I’m confident in our technologies, I’m confident in our team, and I’m confident in our work ethic. What I haven’t been all that confident in is the US Government’s technology funding decisions. After all, their lack of interest in supporting IcePoint technology while they pump millions into battery research has been frustrating. Well, Russell and I have renewed faith in the system and are happy to report that Rebound’s innovations are starting to get some attention. The first indicator is in the form of a $1.375M grant via the Powering Agriculture Grand Challenge.
I would have laughed if you told me such a large award would follow up Rebound’s $40K grant from the Chilean government. The fact that the Powering Agriculture sponsors had faith in Russell’s innovation and our team is incredibly validating and certainly the boost we needed. Living without an income for 22 months has been challenging, but we were confident that with patience, an award would hit and we’d be well on our way. And while we thought that award would most likely be a $150K SBIR for our IcePoint technology, we’ll definitely take a million plus for a technology we’ve named SunChill.
Powering Agriculture is one of the Grand Challenges sponsored by USAID, the Swedish Government, Duke Energy, OPIC (Overseas Private Investment Corporation) and BMZ (German Federal Ministry for Economic Cooperation and Development). The request was for clean energy technologies that increase agricultural productivity with required development/deployment focused on one of the Feed the Future countries.
We began working on the proposal in November 2012 trying to think through IcePoint applications for the developing world. I have a close friend who’s done a ton of work in Ethiopia, and while we spent time looking for reasons to deploy a -35C refrigeration system in that country, we quickly determined that developing nations need more refrigeration than freezers.
Thankfully, Russell had a concept floating around in his head to transform low temperature, solar thermal energy into refrigeration using no electrical inputs or precision parts. It’s a mobile system, used to cool products immediately after harvest, thus reducing the often 40% spoilage rates rural farmers experience. This would increase incomes, health and livelihoods for smallholder farmers. The problem is that horticultural products don’t grow well in Ethiopia, but they do in Mozambique, a country my friend often talked about with great praise. The country has 36 million hectares of arable land (only 12% of which is currently cultivated) and four deep sea ports (think: exports). Mozambique also has significant poverty and an agricultural community that could really benefit from accessible, solar cooling.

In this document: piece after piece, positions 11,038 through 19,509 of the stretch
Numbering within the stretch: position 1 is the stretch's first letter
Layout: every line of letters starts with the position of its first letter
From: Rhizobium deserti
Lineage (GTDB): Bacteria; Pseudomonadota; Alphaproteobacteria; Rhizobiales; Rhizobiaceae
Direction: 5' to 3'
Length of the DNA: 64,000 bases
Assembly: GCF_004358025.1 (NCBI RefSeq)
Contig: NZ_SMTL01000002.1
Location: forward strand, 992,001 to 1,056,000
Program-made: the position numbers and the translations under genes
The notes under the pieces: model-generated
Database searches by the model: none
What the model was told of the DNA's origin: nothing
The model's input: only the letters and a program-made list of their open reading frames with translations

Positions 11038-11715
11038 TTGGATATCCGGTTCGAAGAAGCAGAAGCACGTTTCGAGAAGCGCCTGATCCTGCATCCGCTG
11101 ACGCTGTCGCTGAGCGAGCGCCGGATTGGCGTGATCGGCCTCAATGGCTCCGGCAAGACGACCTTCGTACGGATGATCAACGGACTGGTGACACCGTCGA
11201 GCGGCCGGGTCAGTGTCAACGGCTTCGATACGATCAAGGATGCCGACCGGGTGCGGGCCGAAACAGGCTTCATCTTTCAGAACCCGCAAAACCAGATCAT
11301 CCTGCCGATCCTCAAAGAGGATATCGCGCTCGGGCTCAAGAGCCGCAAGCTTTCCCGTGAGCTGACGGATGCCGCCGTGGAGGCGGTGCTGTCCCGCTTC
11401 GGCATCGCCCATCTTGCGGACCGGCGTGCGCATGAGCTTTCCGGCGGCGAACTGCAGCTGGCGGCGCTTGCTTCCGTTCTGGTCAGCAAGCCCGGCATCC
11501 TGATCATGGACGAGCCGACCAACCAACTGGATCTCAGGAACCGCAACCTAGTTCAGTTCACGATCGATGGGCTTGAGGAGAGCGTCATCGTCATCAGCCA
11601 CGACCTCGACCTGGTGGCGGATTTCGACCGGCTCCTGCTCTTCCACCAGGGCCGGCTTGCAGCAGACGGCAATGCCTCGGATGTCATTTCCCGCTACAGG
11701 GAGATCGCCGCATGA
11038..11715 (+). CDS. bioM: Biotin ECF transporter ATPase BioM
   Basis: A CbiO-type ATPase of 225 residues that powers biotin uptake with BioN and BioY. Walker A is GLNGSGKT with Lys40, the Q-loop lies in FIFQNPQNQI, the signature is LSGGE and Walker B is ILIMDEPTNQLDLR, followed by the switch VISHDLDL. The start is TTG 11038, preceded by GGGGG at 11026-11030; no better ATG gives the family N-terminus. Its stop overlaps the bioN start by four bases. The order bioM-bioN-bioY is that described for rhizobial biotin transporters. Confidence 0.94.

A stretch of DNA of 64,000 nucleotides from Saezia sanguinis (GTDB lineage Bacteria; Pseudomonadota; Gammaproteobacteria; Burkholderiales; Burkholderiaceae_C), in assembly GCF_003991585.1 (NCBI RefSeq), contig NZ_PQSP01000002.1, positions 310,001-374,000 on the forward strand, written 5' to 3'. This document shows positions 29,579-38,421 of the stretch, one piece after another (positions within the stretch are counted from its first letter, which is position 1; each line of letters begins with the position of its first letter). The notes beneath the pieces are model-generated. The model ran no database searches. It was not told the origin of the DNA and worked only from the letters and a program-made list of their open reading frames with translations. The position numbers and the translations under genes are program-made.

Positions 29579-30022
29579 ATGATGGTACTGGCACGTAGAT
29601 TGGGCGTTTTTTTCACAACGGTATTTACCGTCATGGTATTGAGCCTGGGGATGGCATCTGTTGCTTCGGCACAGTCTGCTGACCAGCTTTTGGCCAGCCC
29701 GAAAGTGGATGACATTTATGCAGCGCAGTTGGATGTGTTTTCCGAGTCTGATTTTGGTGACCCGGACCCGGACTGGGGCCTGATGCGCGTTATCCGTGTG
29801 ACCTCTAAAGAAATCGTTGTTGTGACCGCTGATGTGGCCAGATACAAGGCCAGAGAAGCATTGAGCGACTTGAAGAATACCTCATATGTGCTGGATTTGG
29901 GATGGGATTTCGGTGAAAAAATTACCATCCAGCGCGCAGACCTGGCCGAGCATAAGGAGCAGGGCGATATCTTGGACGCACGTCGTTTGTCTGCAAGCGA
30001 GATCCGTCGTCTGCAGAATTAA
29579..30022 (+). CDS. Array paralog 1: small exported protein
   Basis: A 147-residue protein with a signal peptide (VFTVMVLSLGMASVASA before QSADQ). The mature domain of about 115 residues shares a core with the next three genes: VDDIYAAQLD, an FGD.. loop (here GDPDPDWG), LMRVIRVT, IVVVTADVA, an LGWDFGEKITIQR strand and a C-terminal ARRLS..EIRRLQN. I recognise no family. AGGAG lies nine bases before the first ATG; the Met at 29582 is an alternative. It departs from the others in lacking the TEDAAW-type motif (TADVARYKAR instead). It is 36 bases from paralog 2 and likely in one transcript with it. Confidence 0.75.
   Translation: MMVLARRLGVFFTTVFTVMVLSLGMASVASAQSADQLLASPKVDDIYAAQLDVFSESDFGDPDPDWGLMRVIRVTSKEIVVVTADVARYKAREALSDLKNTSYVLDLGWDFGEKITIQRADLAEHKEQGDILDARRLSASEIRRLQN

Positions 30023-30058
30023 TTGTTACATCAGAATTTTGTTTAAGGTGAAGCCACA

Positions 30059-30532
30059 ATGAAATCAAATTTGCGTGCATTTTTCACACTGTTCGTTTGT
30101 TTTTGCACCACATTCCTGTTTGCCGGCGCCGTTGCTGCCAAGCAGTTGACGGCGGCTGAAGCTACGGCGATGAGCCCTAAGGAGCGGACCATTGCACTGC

To support the effort, we brought on board three partners: The Energy Institute at CSU, who has always been supporters of our ideas, TechnoServe, an international aid organization working to create/improve businesses abroad and Mozambique Organicos, a working research farm run by a South African couple, Koos and Ingrid van der Merwe.
Three rounds of follow-up document submission and 6 months later, Russell and I were finally notified of the award. In fact, the day left left Chile following seven months with the Start-Up Chile program, the award notification hit my inbox. Special thanks to Susan Bornstein at TechnoServe for helping with last minute budget documents and that nameless Chilean university student who let me borrow his network access in Antofagasta to call Susan in Washington DC.
Since the notification, we’ve signed research and subaward contracts with our partners, found a graduate student to support our project, purchased business insurance, hired a CPA, and refined our accounting processes to be USG compliant. The project officially started on October 1st and while the Rebound team has continued to go full steam, we’ve promised to give ourselves one day off per week, to keep our sanity.
It’s been a challenging 22 months without any significant funding, but Rebound’s persistence and patience is paying off. Now time to make the technology work! To do that we’ll be hiring an engineer between January and April. The development plan includes six months of modeling and initial component testing in Colorado, another year in Colorado building a prototype and then, assuming the project meets the necessary milestones, a year building and deploying a demonstration unit in Mozambique. Its certainly going to be an interesting 2014!
This product is made possible through the support of the Powering Agriculture: An Energy Grand Challenge for Development Partners: the United States Agency for International Development (USAID), the Swedish Government, Duke Energy, and the German Federal Ministry for Economic Cooperation and Development (BMZ). It was prepared by Rebound Technology and does not necessarily reflect the views of the Powering Agriculture partners. Further information about Powering Agriculture can be found at www.PoweringAg.org